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Nick Goold


Gold prices came under selling pressure last week as geopolitical tensions in the Middle East didn't escalate further. This relative calm on the geopolitical front led speculators to pull back from their bullish positions in gold. Typically, gold is seen as a safe-haven asset, and its appeal increases during times of uncertainty. However, with no new developments to spur demand for protection against risk, the yellow metal saw a reduction in speculative interest, contributing to its price decline.

Adding to the pressure on gold was a tough stance from Jerome Powell, the Federal Reserve Chair, regarding U.S. monetary policy. Powell's comments suggested that the Fed could continue to raise interest rates to fight the ongoing high inflation. Higher interest rates often lead to a stronger U.S. dollar and rising long-term U.S. interest rates, making gold less attractive.

This week could see gold continue to struggle as it is still priced much higher than last month. The downward pressure may persist unless the upcoming U.S. inflation data comes out significantly lower than expected. The current market trend suggests that it might be wise to wait for a price increase to sell since prices have dropped considerably below the moving average.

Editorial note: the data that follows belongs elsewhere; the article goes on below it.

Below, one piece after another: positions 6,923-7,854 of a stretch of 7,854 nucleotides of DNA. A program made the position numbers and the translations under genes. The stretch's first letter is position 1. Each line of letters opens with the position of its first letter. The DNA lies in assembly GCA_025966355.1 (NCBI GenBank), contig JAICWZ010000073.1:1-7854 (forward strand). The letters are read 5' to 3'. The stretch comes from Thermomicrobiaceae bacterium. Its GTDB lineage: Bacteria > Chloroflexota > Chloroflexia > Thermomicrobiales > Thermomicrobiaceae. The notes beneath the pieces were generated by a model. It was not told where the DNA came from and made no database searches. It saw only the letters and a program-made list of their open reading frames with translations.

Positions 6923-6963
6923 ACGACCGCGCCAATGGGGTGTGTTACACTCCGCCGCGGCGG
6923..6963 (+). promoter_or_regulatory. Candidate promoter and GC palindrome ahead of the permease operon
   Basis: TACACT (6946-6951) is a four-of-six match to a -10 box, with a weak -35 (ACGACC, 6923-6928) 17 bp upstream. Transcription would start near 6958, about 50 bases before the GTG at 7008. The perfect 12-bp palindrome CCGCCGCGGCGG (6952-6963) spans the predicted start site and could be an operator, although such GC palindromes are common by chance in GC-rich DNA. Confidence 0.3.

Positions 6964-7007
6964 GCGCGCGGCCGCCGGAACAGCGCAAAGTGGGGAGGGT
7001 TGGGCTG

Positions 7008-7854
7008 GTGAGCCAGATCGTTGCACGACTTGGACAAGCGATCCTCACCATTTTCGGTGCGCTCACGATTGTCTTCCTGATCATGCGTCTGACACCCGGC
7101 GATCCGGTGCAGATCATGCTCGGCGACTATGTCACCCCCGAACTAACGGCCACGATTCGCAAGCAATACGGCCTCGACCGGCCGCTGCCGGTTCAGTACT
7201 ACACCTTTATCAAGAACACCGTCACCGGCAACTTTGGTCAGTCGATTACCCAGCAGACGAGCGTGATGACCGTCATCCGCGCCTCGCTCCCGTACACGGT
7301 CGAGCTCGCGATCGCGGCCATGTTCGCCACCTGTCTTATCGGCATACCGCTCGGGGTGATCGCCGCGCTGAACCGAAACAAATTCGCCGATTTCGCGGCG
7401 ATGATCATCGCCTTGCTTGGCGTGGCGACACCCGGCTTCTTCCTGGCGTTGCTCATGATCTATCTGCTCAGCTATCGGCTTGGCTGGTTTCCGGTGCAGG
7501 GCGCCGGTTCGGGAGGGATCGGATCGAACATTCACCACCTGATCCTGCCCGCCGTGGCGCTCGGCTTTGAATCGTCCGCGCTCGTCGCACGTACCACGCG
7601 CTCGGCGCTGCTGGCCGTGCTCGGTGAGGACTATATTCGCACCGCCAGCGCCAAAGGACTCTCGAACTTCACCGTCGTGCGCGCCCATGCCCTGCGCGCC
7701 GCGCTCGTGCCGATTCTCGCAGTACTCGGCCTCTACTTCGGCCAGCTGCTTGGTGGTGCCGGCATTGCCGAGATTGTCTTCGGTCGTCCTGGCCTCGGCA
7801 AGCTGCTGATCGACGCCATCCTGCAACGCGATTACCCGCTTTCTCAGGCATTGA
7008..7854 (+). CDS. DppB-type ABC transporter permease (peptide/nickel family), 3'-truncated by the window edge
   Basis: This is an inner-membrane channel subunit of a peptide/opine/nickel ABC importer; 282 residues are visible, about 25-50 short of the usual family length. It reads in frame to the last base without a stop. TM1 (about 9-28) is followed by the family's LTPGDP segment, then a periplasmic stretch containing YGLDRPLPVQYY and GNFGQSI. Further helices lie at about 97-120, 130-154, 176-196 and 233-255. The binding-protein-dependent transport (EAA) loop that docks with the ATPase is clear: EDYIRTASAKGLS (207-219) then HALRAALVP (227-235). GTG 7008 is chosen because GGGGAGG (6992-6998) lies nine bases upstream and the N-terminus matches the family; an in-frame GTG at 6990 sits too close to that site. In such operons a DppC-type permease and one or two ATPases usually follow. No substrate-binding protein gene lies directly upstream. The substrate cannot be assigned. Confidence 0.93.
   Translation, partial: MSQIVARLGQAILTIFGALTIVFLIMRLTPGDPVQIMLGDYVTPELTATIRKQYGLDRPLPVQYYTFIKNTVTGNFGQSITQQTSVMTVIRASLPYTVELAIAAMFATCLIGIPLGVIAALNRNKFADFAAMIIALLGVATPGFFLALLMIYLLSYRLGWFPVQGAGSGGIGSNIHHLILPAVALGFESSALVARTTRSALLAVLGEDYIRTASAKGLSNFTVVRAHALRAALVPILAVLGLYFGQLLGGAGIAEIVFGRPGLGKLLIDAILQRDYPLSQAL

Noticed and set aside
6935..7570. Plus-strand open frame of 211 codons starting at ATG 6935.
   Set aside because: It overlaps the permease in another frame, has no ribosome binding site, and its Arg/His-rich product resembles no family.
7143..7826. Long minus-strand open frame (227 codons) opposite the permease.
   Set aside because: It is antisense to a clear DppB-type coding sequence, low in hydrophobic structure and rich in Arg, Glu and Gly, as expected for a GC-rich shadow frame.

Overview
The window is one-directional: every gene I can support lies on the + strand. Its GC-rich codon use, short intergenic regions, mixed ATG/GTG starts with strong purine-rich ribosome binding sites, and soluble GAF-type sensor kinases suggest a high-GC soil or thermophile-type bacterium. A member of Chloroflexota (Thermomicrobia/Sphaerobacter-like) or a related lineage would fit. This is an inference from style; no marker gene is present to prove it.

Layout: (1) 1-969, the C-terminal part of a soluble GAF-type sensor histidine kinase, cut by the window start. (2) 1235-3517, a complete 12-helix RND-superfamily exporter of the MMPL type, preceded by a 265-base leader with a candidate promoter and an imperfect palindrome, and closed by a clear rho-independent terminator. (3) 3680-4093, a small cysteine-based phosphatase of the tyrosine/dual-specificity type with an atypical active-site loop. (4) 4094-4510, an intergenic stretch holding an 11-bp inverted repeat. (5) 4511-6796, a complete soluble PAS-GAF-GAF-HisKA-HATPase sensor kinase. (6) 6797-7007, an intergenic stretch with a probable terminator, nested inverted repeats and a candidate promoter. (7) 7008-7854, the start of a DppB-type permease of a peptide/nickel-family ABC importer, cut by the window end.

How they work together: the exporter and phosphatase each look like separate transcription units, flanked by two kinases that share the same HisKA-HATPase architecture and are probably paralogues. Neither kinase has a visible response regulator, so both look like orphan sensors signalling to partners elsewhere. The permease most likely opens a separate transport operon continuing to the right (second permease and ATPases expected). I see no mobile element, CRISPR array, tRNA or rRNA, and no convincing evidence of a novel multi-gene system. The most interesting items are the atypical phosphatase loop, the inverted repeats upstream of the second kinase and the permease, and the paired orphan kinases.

Resistance: 1984, 1946, 2000, 2050, 2070, 2080

Support: 1900, 1884, 1836, 1809


Crude oil prices experienced a decline for the third consecutive week, mainly due to decreased concerns about potential supply disruptions in the Middle East. The White House indicated that Israel agreed to halt military activities in northern Gaza for several hours each day. This development helped to calm fears that had previously contributed to worries about oil supply interruptions.

Additionally, comments from the Federal Reserve Chair, Jerome Powell, suggesting a continued firm approach to interest rates negatively influenced the oil markets. His hawkish stance implies that higher interest rates could be on the horizon as part of efforts to control inflation. This outlook on interest rates and the consequent possible impact on economic activity has cast a shadow over oil demand expectations.
Market sentiment was further weakened by indications of a slowdown in demand from China, the world's largest oil consumer.

However, there is a glimmer of hope for a turnaround in the coming week. Oil prices have found some support around the $75 mark. Speculators, noticing this level, may consider it an opportune moment to buy into the market, expecting the recent price drops to reverse, and prices could start to climb again.


Resistance: 80.00, 85.10, 88.50, 94.00

Support: 75.00, 70.00